Junkie. Burnout. Crackhead. Stoner. These are words that have commonly been used to describe people who have a substance use disorder. The problem with using labels is that they create stigma and allow us to easily dismiss people who are using drugs. Stigmas are powerful perceptions, they are negative and most importantly in this case, they can prevent people from getting the treatment they need.
Drug overdose is the leading cause of accidental death in the U.S. and opioid addiction is driving this epidemic. According to the American Society of Addiction Medicine, 44 Americans die every day as a result of prescription opioid overdose and the rate of heroin-related overdose deaths has nearly quadrupled since 2002. Pennsylvania has the 8th highest rate of drug overdose deaths in the nation. A critical step in ending this epidemic is to reduce the stigma associated with drug use so that people suffering from a substance use disorder, and their families, will be more willing to seek treatment.
Consider instead your financial adviser, your friend’s 25-year-old son who was a college athlete, the mother of your daughter’s best friend, the 30-year veteran police officer, your elderly neighbor who just had her knee replaced. These are the real faces of people struggling with addiction. These are the people who need our compassion, our kindness and our nonjudgmental support.
What can we do to fight stigma? First, educate yourself and know the facts. Addiction is a disease, just as diabetes and heart conditions are diseases. People who struggle with substance use disorder should be treated with the same dignity, respect and quality of care as any person who struggles with a disease. No one chooses to develop an addiction. Becoming dependent on drugs can happen to anyone.
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Second, language matters. Names like those used above are derogatory and dehumanizing. We need to use proper terminology when talking about this issue. Instead of calling people addicts, we can call them people struggling with addiction, or people who have a substance use disorder. In 2015, the International Society of Addiction Journal Editors issued a statement recommending against the use of stigmatizing terminology, citing research that shows these terms affect the perceptions and behaviors of family, friends, clinicians, scientists and the general public around this issue.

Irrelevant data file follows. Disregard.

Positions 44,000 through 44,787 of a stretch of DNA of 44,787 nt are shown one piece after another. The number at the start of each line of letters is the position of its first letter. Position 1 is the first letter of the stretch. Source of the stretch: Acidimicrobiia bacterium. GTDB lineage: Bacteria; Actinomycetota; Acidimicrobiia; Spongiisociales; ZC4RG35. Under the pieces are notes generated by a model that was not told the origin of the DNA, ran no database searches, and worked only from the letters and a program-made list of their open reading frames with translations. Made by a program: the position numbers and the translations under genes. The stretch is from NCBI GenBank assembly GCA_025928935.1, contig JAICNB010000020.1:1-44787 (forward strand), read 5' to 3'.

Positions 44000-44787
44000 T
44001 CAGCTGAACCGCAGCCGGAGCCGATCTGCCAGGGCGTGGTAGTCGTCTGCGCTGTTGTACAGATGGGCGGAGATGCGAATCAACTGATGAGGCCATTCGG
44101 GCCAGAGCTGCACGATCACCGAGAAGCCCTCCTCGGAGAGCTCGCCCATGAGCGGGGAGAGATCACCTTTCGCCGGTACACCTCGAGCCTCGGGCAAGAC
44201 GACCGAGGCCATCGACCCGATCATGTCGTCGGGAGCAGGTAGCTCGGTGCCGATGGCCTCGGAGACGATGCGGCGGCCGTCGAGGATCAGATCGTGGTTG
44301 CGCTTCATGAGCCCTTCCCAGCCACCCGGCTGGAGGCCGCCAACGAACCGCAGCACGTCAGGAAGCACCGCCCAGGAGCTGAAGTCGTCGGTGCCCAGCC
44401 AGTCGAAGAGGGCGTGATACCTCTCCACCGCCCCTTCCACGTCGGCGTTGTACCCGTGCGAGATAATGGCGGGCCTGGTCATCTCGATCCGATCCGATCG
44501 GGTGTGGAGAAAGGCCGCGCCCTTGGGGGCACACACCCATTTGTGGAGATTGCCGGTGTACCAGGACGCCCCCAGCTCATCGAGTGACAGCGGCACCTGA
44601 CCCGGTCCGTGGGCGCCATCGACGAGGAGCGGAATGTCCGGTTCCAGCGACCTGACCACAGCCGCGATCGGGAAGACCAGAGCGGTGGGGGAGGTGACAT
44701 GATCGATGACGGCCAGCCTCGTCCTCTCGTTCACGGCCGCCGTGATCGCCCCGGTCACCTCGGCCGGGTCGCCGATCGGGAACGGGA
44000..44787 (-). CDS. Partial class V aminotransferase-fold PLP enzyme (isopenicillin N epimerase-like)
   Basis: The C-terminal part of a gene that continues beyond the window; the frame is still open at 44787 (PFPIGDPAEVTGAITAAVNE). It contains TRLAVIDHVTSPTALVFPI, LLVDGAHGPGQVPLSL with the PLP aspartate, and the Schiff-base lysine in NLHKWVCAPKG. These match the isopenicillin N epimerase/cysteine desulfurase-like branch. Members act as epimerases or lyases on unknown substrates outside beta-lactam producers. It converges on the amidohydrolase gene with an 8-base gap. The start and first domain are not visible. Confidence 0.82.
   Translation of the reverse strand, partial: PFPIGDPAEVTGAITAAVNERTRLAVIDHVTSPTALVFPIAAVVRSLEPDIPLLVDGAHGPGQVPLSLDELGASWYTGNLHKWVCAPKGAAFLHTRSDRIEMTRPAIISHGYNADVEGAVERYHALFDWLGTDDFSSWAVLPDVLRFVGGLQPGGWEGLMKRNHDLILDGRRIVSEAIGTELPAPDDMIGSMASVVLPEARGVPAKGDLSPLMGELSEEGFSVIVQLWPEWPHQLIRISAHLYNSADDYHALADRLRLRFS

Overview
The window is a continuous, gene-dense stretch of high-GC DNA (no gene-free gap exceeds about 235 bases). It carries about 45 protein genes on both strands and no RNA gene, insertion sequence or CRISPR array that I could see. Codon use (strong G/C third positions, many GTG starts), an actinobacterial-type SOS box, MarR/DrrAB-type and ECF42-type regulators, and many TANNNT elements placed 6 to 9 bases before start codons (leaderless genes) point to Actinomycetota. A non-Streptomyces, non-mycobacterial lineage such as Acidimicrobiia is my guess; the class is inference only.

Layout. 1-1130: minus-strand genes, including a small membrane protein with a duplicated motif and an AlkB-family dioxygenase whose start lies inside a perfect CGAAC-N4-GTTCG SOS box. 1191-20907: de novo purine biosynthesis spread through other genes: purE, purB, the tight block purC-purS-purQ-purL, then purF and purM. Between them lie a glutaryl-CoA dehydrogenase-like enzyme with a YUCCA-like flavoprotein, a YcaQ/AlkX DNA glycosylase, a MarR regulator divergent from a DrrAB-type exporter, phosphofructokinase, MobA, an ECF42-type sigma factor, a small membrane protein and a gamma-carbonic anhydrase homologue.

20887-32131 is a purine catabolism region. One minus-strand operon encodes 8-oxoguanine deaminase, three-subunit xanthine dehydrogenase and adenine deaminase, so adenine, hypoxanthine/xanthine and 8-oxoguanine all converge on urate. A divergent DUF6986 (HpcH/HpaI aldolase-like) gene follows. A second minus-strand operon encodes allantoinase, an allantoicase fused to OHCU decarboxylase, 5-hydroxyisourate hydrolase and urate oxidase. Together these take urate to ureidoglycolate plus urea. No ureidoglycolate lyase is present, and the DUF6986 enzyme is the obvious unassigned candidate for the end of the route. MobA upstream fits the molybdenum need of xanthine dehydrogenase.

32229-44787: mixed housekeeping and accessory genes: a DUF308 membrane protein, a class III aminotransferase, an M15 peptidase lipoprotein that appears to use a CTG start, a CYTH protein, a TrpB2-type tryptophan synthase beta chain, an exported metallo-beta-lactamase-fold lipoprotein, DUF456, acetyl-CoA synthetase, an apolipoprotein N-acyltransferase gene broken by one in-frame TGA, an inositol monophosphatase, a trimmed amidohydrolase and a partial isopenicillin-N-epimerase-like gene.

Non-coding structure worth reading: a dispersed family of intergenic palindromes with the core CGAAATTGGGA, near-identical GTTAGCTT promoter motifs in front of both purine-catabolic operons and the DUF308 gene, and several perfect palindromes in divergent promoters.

Finally, we can do a better job with prevention across the board. Prevention efforts include prescription drop boxes, prescription drug monitoring programs, educating parents about strategies for preventing drug use and talking to their kids and educating kids and parents about the connection between the use of gateway drugs such as alcohol, nicotine and marijuana, and later opioid addiction.
We need to change the conversation around this topic. As one respondent to a survey given to people who use drugs said, “It’s not a matter of willpower or a lack of a moral compass.” Education can bring better understanding and a change in attitudes currently driven by stigma and stereotypes.
Denise Herr McCann is the division director of community-based services at the Centre County Youth Service Bureau.
If you go
What: Centre County HOPE’s Remembrance Ceremony and Addiction Resource Fair
When: 6-9 p.m. Wednesday
Where: American Philatelic Society, 100 Match Factory Place, Bellefonte